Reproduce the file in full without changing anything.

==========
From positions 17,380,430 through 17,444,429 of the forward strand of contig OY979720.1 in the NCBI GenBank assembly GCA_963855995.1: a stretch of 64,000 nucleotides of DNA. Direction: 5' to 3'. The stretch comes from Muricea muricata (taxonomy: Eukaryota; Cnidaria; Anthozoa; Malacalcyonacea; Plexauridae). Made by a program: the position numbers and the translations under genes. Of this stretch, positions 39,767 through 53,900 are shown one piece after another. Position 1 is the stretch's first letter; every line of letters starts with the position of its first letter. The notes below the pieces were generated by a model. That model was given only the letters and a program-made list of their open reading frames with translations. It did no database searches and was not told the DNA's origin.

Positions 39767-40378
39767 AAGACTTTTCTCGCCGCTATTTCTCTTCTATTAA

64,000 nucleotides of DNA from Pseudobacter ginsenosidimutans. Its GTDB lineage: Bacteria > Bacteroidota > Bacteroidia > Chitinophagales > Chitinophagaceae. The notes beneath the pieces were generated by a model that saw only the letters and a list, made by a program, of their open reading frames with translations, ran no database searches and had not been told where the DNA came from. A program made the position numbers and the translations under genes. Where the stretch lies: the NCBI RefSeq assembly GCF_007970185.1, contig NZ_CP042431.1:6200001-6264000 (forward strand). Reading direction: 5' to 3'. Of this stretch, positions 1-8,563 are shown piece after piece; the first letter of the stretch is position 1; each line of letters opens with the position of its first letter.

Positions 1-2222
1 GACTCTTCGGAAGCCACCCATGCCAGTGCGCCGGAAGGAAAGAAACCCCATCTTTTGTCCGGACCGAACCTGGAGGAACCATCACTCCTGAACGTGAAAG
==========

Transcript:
From positions 17,380,430 through 17,444,429 of the forward strand of contig OY979720.1 in the NCBI GenBank assembly GCA_963855995.1: a stretch of 64,000 nucleotides of DNA. Direction: 5' to 3'. The stretch comes from Muricea muricata (taxonomy: Eukaryota; Cnidaria; Anthozoa; Malacalcyonacea; Plexauridae). Made by a program: the position numbers and the translations under genes. Of this stretch, positions 39,767 through 53,900 are shown one piece after another. Position 1 is the stretch's first letter; every line of letters starts with the position of its first letter. The notes below the pieces were generated by a model. That model was given only the letters and a program-made list of their open reading frames with translations. It did no database searches and was not told the DNA's origin.

Positions 39767-40378
39767 AAGACTTTTCTCGCCGCTATTTCTCTTCTATTAA

64,000 nucleotides of DNA from Pseudobacter ginsenosidimutans. Its GTDB lineage: Bacteria > Bacteroidota > Bacteroidia > Chitinophagales > Chitinophagaceae. The notes beneath the pieces were generated by a model that saw only the letters and a list, made by a program, of their open reading frames with translations, ran no database searches and had not been told where the DNA came from. A program made the position numbers and the translations under genes. Where the stretch lies: the NCBI RefSeq assembly GCF_007970185.1, contig NZ_CP042431.1:6200001-6264000 (forward strand). Reading direction: 5' to 3'. Of this stretch, positions 1-8,563 are shown piece after piece; the first letter of the stretch is position 1; each line of letters opens with the position of its first letter.

Positions 1-2222
1 GACTCTTCGGAAGCCACCCATGCCAGTGCGCCGGAAGGAAAGAAACCCCATCTTTTGTCCGGACCGAACCTGGAGGAACCATCACTCCTGAACGTGAAAG